Ing (*Ing)

Old English Modern English
Name Ing Frēa Ing1I do not recommend continuing Frēa (> *Frea /fɹiː/), as the title fully disappeared from the language and was supplanted by just lord. If it is used, then *Frea must go before Ing due to a reordering of where titles go in Modern English.
Pronunciation /iŋɡ fræ:a/ /ɪŋ/
Etymology Ing: from Proto-Germanic *Ingwaz. Cognate with Old Norse Yngvi.

Frēa “lord”: from Proto-Germanic *frawjô “lord” or *frauwaz “lord”. Cognate with Old Saxon frao or frōio, Old High German frō (earlier *frōjo), and Gothic frauja. Proto-Germanic *fraujaz yielded Old Norse freyr “lord”, also the name of the god.

The name “Ing Frēa” is not attested within Old English as a single name, but appears separately as Ing and Frēa in different locations. If not for Freyr in Norse mythology, Frēa would not have been a word of interest at all.2Stephen Pollington, The Elder Gods: The Otherworld of Early England (2011) pg. 234 The combination of name and title is attested in Old Norse.3Ynglinga saga 12.

He is the son of Mannus and gave his name to the Ingaevones4Tacitus, Germania. Chapter two., who would later be the Angles, Saxons, Frisians, and Jutes. This may be the basis for the later Old English name Ingwine “friends of Ing”.5Stephen Pollington, The Elder Gods: The Otherworld of Early England (2011) pg. 252 In Beowulf, Hrōþgār, a Dane, is named frēan Ingwine “lord of the Ingwins”6Beowulf, line 1319., which may have implied other religious connotations that are lost to us now.7Stephen Pollington, The Elder Gods: The Otherworld of Early England (2011) pg. 252 In Norse mythology, he is typically considered the son of Njǫrðr8Snorri Sturluson, Gylfaginning 24., who is unattested in Anglo-Saxon mythology.

He is a phallic fertility god and associated with peace, pleasure, sunshine, crops, and prosperity.9Snorri Sturluson, Ynglinga saga 12. 10Adam of Bremen, Gesta Hammaburgensis ecclesiae pontificum 26. 11Snorri Sturluson, Gylfaginning 24. His preferred sacrificial offerings were to be dark in colour12Saxo Grammaticus, Gesta Danorum book 1. This translation uses “dusky”., which is similar to the black animals used in Greek sacrificial offerings for chthonic deities.13Jon D. Mikalson, Ancient Greek Religion pg. 37 He is also associated with the elves14Grímnismál 5 and wagons15Ögmundar þáttr dytts. Link is in the Modern Icelandic spelling., the latter of which is echoed in the Anglo-Saxon rune poem:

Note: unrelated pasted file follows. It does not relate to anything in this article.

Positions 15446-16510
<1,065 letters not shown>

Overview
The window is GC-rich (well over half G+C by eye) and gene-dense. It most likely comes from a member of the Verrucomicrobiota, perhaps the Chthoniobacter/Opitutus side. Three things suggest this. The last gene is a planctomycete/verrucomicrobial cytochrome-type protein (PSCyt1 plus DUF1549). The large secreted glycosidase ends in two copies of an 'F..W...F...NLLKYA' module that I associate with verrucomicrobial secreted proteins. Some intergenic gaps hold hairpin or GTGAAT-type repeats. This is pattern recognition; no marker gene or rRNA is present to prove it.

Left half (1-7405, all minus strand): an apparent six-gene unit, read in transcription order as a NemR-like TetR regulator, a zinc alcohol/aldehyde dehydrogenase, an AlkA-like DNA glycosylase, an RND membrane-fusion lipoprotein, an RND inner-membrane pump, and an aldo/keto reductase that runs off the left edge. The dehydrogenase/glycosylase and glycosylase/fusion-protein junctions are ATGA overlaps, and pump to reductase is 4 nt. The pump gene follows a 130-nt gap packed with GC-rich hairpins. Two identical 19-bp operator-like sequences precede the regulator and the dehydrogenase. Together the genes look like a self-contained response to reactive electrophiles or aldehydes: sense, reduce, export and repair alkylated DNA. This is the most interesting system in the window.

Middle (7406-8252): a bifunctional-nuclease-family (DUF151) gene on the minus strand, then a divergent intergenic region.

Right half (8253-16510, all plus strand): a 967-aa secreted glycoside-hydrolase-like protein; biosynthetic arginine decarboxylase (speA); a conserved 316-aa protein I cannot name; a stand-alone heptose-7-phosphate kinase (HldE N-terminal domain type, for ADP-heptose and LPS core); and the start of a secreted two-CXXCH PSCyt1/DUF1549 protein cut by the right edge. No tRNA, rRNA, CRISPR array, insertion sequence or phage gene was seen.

[Ing] wæs ærest mid Ēastdenum
gesewen secgum oþ he sīþþan ēast
ofer wæg gewāt wæn æfter ran
þus Heardingas þone hæle nemdon

[Ing] was first among the East Danes
seen by men until later eastwards he
went over the waves; his wagon ran after.
Thus the Hardings named the hero.

Of potential interest, the wagon was also associated with Nerthus in the late first century.16Tacitus, Germania. Chapter forty.

Footnotes   [ + ]

1. I do not recommend continuing Frēa (> *Frea /fɹiː/), as the title fully disappeared from the language and was supplanted by just lord. If it is used, then *Frea must go before Ing due to a reordering of where titles go in Modern English.
2. Stephen Pollington, The Elder Gods: The Otherworld of Early England (2011) pg. 234
3. Ynglinga saga 12.
4. Tacitus, Germania. Chapter two.
5. Stephen Pollington, The Elder Gods: The Otherworld of Early England (2011) pg. 252
6. Beowulf, line 1319.
7. Stephen Pollington, The Elder Gods: The Otherworld of Early England (2011) pg. 252
8. Snorri Sturluson, Gylfaginning 24.
9. Snorri Sturluson, Ynglinga saga 12.
10. Adam of Bremen, Gesta Hammaburgensis ecclesiae pontificum 26.
11. Snorri Sturluson, Gylfaginning 24.
12. Saxo Grammaticus, Gesta Danorum book 1. This translation uses “dusky”.
13. Jon D. Mikalson, Ancient Greek Religion pg. 37
14. Grímnismál 5
15. Ögmundar þáttr dytts. Link is in the Modern Icelandic spelling.
16. Tacitus, Germania. Chapter forty.